Developing an ACT-based intervention to address lung cancer stigma: Stakeholder recommendations and feasibility testing in two NCI-designated cancer centers

Deanna M. Kaplan, Heidi A. Hamann, Sarah N. Price, Timothy J. Williamson, Elizabeth S. Ver Hoeve, Mairead H. McConnell, Jennifer E. Duchschere, Linda L Garland, Jamie S. Ostroff

Research output: Contribution to journalArticlepeer-review

Abstract

Objective: Few psychosocial interventions have been tailored to meet the unique needs of patients diagnosed with lung cancer. This pilot study developed and tested a six-week intervention for reducing lung cancer stigma.Design and Subjects: Guided by qualitative interviews conducted with 9 lung cancer patients and 5 thoracic oncology care providers, Acceptance and Commitment Therapy was adapted for treatment of lung cancer stigma (ACT-LCS). In a subsequent single arm pilot study, 22 lung cancer patients reporting high levels of stigma completed the intervention.Setting: NCI-designated cancer centers in the Southwestern and Eastern United States.Results: Of 46 eligible patients, 22 provided consent, with 20 completing the intervention (10 in-person, 10 telehealth). Overall stigma decreased across timepoints, largely driven by reductions in internalized stigma. There were also significant reductions in social isolation, sleep disturbance, and fatigue.Conclusions: The ACT-LCS protocol demonstrates preliminary feasibility and acceptability. This intervention may be particularly suited for helping patients navigate feelings associated with internalized stigma.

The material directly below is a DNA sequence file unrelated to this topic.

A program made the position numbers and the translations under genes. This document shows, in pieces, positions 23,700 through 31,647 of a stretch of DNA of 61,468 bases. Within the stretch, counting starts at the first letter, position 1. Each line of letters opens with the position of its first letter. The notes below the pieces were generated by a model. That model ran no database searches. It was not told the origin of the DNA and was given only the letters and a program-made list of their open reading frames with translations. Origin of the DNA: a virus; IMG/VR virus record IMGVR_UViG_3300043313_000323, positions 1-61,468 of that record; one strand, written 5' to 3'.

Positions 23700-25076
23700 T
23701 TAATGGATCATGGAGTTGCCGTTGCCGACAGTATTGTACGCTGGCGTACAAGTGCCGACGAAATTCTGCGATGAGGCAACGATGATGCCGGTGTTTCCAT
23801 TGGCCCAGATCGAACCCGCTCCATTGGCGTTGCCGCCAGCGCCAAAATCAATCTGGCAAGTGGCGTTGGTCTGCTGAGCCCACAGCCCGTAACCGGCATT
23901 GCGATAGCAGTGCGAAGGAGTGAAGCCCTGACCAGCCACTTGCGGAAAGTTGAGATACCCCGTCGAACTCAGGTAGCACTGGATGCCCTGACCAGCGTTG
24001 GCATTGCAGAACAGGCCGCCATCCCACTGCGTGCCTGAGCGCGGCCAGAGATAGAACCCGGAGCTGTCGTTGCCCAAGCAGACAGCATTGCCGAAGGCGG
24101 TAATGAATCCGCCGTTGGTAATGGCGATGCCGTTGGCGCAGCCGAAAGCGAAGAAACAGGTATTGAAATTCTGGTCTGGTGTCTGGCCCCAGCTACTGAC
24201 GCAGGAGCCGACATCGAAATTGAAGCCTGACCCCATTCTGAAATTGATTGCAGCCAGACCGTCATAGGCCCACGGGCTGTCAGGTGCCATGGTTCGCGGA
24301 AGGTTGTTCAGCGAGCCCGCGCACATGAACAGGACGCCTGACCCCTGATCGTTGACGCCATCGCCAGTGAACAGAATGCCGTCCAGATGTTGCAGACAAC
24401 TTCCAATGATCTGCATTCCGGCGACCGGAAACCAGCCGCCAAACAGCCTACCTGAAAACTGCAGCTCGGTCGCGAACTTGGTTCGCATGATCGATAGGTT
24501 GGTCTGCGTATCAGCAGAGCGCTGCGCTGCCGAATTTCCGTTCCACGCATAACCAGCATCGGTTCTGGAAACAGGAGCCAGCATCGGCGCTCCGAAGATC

Original languageEnglish (US)
JournalJournal of Psychosocial Oncology
DOIs
StateAccepted/In press - 2022

Keywords

  • acceptance and commitment therapy
  • lung neoplasm
  • psycho-oncology
  • social adjustment: stakeholder-informed research

ASJC Scopus subject areas

  • Oncology
  • Applied Psychology
  • Psychiatry and Mental health

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